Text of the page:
Richard Elmore in Building a New Structure for School Leadership (2000) asserts that ‘the key barrier to successfully and dramatically improving student performance is that too many teachers are isolated and have little opportunity for professional collaboration with colleagues.’ These teachers lack the robust and productive dialogue that underpins an effective PLC. Under such professionally isolated conditions, the status quo of ‘best intention but limited impact’ often prevails, as teachers continue to engage with the same strategies year after year without the skills, collegiate support or motivation to identify their effectiveness, and change their teaching approach when instances of minimal impact are identified.
Committed to making a difference for all learners, high impact leaders seek to challenge this status quo in a way which is collaborative, and teacher driven, through the establishment and development of PLCs. For many schools, and leadership teams, this increasingly means the identification and engagement with systems and protocols that will support teachers to collaboratively reflect on the impact of their teaching on student learning.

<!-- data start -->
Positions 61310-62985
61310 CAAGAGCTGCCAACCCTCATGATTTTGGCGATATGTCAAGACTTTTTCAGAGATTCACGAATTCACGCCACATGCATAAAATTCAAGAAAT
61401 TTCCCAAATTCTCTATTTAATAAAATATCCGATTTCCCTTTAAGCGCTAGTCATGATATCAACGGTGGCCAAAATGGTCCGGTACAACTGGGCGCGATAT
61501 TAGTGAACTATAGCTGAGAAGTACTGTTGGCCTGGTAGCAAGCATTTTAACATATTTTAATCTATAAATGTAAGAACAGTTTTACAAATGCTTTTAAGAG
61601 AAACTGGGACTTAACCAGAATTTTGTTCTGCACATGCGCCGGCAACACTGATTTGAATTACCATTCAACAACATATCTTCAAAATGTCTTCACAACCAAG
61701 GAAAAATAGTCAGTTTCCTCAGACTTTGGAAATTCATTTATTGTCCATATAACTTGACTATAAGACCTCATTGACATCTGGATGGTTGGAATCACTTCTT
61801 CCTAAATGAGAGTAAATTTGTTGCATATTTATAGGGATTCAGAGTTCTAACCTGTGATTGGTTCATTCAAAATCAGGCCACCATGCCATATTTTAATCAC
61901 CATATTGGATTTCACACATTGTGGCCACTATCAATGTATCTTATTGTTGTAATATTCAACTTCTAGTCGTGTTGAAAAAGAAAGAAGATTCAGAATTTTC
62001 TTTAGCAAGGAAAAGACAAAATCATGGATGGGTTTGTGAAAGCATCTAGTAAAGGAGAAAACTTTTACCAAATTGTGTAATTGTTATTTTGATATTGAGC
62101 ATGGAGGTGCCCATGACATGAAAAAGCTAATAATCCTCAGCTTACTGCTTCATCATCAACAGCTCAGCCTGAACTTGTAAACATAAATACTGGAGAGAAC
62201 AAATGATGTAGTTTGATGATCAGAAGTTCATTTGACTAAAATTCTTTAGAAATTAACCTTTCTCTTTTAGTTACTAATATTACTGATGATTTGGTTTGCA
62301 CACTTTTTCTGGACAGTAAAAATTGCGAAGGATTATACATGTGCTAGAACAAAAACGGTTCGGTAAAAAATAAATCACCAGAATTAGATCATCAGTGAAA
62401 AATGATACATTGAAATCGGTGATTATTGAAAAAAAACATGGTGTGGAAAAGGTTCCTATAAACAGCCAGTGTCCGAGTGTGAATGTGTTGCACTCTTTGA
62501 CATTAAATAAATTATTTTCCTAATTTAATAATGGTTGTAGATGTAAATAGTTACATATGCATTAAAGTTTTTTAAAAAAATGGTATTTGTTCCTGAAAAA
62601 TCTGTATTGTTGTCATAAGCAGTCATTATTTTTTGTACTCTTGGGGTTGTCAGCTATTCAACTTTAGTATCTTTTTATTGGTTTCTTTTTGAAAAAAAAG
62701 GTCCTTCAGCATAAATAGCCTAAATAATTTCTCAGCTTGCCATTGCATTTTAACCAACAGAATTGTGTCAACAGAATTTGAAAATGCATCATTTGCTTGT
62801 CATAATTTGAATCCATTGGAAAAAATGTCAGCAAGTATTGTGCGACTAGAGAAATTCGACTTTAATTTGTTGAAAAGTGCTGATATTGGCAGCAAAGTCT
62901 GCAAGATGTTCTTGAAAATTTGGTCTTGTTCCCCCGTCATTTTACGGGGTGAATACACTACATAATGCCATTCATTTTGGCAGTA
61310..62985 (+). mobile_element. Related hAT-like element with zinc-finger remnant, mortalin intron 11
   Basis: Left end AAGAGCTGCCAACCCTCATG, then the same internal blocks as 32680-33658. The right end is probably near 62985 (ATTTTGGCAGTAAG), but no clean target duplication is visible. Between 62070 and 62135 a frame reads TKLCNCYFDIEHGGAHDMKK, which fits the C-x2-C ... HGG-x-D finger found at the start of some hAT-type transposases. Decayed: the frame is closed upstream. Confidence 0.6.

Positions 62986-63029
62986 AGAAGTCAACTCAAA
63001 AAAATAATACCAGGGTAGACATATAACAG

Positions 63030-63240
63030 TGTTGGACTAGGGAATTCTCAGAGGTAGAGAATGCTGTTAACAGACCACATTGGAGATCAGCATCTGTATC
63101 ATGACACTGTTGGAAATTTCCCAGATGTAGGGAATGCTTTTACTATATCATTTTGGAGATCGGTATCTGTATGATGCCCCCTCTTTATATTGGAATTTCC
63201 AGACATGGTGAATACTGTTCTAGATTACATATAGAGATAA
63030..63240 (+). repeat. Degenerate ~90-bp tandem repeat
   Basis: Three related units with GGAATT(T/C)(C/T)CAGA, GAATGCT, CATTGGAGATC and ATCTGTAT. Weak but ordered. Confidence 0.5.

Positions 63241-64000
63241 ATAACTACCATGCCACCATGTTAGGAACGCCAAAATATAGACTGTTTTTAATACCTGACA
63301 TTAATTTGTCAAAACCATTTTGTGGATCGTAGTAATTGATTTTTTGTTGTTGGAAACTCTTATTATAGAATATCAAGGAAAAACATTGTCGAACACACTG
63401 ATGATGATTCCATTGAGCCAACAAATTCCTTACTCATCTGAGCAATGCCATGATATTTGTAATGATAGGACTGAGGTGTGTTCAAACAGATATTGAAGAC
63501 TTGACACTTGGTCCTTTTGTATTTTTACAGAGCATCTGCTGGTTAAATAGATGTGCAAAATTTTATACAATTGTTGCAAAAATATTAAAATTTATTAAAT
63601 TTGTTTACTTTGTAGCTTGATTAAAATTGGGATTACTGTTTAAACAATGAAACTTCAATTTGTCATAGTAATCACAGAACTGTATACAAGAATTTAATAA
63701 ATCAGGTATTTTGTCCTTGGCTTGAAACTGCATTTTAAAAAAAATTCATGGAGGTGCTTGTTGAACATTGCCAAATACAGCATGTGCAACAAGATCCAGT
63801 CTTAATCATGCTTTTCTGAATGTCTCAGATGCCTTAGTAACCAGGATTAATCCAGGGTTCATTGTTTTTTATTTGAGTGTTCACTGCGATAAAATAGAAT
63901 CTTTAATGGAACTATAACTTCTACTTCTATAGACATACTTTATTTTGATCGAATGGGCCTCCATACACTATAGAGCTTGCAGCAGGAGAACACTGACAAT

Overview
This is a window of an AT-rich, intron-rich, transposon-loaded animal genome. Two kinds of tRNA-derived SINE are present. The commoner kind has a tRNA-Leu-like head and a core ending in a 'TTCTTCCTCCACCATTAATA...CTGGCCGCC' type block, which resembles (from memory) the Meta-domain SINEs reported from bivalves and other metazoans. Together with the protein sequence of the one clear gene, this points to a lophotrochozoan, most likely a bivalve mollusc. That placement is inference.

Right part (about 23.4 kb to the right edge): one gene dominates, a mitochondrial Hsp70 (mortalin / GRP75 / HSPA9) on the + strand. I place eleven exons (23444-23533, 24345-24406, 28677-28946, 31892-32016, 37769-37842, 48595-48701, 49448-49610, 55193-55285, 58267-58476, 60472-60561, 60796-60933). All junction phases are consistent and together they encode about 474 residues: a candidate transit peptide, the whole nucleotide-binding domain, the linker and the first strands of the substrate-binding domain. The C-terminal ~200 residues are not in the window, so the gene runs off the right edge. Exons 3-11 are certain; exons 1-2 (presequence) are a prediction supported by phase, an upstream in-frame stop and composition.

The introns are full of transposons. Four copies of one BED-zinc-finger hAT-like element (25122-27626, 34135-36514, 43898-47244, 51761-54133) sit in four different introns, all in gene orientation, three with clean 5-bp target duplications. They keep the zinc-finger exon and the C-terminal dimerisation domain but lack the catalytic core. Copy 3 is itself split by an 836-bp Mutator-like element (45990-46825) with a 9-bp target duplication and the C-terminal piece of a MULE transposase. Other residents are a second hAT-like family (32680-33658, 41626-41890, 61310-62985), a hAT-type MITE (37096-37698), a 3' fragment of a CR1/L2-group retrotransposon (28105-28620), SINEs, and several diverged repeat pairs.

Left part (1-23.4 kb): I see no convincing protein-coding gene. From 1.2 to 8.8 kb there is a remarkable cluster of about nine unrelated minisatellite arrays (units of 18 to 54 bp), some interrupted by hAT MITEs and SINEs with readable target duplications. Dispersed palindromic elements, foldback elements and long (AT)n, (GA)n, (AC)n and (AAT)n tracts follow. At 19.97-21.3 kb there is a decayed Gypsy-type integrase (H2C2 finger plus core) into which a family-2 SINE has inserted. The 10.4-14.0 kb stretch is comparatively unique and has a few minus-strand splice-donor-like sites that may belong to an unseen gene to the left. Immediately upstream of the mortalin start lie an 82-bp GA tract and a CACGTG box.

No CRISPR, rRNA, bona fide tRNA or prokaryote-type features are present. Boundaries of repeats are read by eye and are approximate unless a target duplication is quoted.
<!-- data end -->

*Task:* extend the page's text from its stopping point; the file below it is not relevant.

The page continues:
Let’s take a step back for a minute and consider the evolution of PLCs. They have been present in schools, particularly the U.S. since the 1960s, however their purpose and structure has evolved considerably in line with an increase in evidence-based research on the impact of different PLC models in the 1980s. Traditionally, the focus of PLCs was on teaching, and more often than not, the telling of war stories to get a laugh. Many of these meetings were founded on a deficit model where learning success was viewed as the responsibility of the student, rather than the teacher and school. In this culture, the view that some students simply could not be taught was perpetuated, and subsequently, learners that needed quality teachers most, fell through the cracks.
Fortunately, this culture, and the beliefs that it supports, are increasingly uncommon in education today. The modern PLC is focused on identifying the impact of current teaching strategies on student learning, and then using this knowledge to inform future teaching innovations, as part of an ongoing cycle of teacher development. Hattie’s research in What works best in education: The politics of distraction (2015) identified that teachers working together to evaluate their impact has an effect size of 0.93. An effect size of this magnitude is rare making the development of systems that support teachers to work together to evaluate their impact a school priority worth pursuing.